Nuclear Power Plant Cyber Security: Highly Controlled, Fully Protected
The public has been hearing more about the security of nuclear power plant computer systems through fictionalized movies and TV shows, news reports and social media. Here are important facts to know about nuclear plant cyber security.
- The U.S. Nuclear Regulatory Commission (NRC) has extensive regulations in place that are closely monitored and regularly inspected to ensure cyber security at nuclear power plants. The NRC Cyber Security Directorate provides centralized oversight for this important area. This team collaborates with other federal agencies, including the Department of Homeland Security, and other energy regulators and organizations. NRC inspectors are on-site at all U.S. nuclear plants.
- The nuclear energy industry has had a cybersecurity program in place since 2002 to protect critical digital assets and the information they contain from sabotage or malicious use.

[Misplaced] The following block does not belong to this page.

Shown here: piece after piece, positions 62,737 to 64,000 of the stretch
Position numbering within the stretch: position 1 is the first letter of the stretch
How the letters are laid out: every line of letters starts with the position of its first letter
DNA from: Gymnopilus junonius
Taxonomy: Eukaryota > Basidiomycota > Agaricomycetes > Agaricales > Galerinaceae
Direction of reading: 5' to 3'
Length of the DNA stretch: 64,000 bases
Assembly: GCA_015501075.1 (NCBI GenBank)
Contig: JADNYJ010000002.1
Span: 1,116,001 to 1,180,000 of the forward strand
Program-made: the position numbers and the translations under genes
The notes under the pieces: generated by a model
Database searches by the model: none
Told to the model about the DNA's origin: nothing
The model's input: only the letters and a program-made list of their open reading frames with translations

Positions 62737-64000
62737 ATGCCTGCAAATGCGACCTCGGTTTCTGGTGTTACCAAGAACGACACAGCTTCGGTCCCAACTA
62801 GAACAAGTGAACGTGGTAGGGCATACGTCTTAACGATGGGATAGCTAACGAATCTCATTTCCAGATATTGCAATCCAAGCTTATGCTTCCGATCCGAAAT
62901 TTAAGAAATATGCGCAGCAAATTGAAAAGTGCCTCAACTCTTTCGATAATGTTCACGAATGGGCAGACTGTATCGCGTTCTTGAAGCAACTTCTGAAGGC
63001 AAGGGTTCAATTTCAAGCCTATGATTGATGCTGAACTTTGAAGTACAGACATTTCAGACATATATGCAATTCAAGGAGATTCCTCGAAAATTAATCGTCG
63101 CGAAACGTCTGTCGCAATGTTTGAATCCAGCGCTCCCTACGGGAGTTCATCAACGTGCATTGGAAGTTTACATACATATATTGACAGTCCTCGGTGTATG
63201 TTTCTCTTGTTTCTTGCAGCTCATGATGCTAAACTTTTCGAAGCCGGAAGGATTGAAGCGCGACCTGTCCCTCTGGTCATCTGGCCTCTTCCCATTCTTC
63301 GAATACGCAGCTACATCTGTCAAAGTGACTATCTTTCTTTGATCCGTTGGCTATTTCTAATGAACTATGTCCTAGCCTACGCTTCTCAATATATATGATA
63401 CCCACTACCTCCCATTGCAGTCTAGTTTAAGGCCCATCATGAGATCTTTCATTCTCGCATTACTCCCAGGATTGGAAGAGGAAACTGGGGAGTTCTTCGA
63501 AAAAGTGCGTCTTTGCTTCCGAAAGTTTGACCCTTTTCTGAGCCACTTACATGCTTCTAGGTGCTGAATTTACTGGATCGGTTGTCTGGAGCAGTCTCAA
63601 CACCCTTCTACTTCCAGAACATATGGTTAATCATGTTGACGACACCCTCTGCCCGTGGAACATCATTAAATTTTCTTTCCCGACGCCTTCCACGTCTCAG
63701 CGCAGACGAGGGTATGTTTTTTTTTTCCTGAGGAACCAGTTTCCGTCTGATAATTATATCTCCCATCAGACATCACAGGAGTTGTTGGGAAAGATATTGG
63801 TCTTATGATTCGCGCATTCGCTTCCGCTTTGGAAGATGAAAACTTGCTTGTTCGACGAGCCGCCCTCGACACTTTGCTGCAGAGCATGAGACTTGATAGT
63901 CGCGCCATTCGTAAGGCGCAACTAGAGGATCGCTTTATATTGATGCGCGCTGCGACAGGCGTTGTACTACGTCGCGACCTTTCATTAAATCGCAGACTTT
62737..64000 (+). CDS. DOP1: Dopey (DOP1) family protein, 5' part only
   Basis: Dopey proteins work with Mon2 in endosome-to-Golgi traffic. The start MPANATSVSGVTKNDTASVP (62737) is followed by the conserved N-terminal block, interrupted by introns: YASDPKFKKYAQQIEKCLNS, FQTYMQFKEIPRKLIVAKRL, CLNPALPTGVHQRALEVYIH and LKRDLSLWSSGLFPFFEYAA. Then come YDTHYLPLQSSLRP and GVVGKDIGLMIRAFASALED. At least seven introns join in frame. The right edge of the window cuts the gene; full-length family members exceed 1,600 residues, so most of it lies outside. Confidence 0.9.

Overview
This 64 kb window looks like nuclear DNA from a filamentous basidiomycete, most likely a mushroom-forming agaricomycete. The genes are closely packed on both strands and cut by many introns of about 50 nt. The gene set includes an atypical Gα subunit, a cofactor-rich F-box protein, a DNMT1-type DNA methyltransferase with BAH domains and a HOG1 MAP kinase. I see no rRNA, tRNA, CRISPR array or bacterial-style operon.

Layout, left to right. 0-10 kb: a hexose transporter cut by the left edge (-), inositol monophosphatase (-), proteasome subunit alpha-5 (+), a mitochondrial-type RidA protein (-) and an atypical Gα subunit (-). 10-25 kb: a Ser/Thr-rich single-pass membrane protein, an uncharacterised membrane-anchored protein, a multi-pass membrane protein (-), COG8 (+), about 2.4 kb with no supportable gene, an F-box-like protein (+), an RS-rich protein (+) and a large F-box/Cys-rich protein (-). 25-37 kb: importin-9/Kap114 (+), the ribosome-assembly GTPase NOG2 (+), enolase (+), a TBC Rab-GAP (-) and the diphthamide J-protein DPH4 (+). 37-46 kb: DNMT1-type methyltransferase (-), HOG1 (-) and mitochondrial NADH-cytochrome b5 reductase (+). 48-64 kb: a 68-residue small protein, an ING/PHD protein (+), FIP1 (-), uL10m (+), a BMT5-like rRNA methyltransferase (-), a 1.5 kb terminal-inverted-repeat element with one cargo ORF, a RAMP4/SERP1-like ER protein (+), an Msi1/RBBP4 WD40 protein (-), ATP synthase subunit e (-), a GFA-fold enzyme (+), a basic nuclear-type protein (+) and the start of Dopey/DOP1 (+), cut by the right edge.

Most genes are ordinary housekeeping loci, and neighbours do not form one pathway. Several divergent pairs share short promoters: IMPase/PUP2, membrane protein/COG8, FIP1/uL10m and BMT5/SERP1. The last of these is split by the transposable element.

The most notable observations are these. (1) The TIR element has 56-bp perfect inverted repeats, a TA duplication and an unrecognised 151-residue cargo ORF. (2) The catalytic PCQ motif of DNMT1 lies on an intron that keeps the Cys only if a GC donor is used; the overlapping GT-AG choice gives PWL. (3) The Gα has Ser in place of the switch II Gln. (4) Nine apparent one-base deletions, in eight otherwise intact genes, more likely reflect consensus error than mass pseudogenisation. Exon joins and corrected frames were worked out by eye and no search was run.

- “Critical digital assets” that perform safety, security, and emergency preparedness functions at nuclear power plants are not connected to the Internet.
- Where devices like thumb drives, CDs or laptops are used to interface with plant equipment, strictly monitored measures are in place. Nuclear power plants are well-protected from attacks like Stuxnet, which was transmitted through the use of portable media.
- Nuclear power plants have strong defenses against an insider threat. Individuals who work with digital plant equipment are subject to increased security screening, cyber security training and behavioral observation.
- A cyber attack cannot prevent critical systems in a nuclear energy facility from performing their safety functions. Nuclear power plants are designed to shut down safely if necessary, even if there is a breach of cyber security. They are also designed to automatically disconnect from the power grid if there is a disturbance caused by a cyber attack.
 Sources: Nuclear Regulatory Commission, Nuclear Energy Institute